It is safe to say the lockdown has had a significant impact on our relationships. Illness-related anxiety, uncertainty, lost work security, financial hardship, and childcare issues strain many marriages. It has been found that there has been a significiant increase in women initiating divorces, with 76% of new divorces stemming from women . This increase in divorces initiated by women is believed to be the result of the covid related increase in house and childcare responsibilities falling on women versus their male partners.


In addition, due to limited mobility during MCO, many partners have the opposite problem of too much family time and are instead stranded in different parts of the country or different countries, not seeing each other face-to-face for months.



So what are some of the ways the pandemic has affected marriages?

Here are some of the possible pressures the pandemic can put on your relationship and how to overcome them.

  1. Weakened Boundaries

Emotional boundaries enable us to separate our needs and feelings from others. For example, it is easier to feel significantly affected by other people’s words or actions in a lockdown. With COVID-19 lockdown, many of our physical and emotional boundaries have been weakened or erased, as the pandemic has forced us to change our routines and priorities drastically.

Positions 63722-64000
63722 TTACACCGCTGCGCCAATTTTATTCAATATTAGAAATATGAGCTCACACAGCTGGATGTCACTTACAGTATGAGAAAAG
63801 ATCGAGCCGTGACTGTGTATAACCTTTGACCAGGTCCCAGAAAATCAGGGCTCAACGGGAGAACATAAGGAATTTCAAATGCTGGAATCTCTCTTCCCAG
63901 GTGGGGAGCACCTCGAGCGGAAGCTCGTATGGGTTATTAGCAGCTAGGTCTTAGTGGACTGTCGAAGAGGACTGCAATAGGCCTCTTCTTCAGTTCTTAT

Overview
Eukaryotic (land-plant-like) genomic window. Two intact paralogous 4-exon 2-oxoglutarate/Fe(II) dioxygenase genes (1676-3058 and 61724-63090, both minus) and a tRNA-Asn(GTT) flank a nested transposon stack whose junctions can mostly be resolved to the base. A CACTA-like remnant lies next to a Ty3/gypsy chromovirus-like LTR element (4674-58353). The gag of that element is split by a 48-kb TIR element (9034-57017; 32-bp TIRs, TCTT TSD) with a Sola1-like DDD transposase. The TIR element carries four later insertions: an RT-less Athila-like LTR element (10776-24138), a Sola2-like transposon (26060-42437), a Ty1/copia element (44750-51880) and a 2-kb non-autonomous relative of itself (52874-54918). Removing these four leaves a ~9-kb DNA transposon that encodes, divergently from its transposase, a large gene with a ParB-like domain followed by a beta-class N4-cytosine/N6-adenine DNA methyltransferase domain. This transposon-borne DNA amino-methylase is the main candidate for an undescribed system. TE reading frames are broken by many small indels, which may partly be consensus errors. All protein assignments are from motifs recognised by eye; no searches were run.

For many people, life before the pandemic involved spending more meaningful time with their spouses. We used to spend far less time at home, with our families. Instead, we would fill most of our days working, getting together in the evening. We would see our families, catch up with friends, go out, or spend time in nature on weekends.

During MCO, you may not be able to enjoy the time alone you used to before the pandemic. Due to a lack of space, you and your spouse may be forced to share the same workspace (along with other family members), spending much more time together at home with no apparent end in sight.

When your emotional boundaries are weak, you are more likely to feel exposed, engage in conflicts with others, and end up feeling hurt.

Marriage counseling can help you re-establish your emotional boundaries and de-escalate negative emotions, protecting you from feeling overwhelmed or distressed.




Malaysia MCO, Therapy, Psychologist
Working from Home in the MCO Malaysia


  1. Poor Communication

While stress is an inseparable part of our lives, the stress of the pandemic has put us in an extended period of tension, with no relief in sight. No relationship is immune to stress. However, accumulated stress may create more tension, so previously minor issues may now create havoc in your relationship.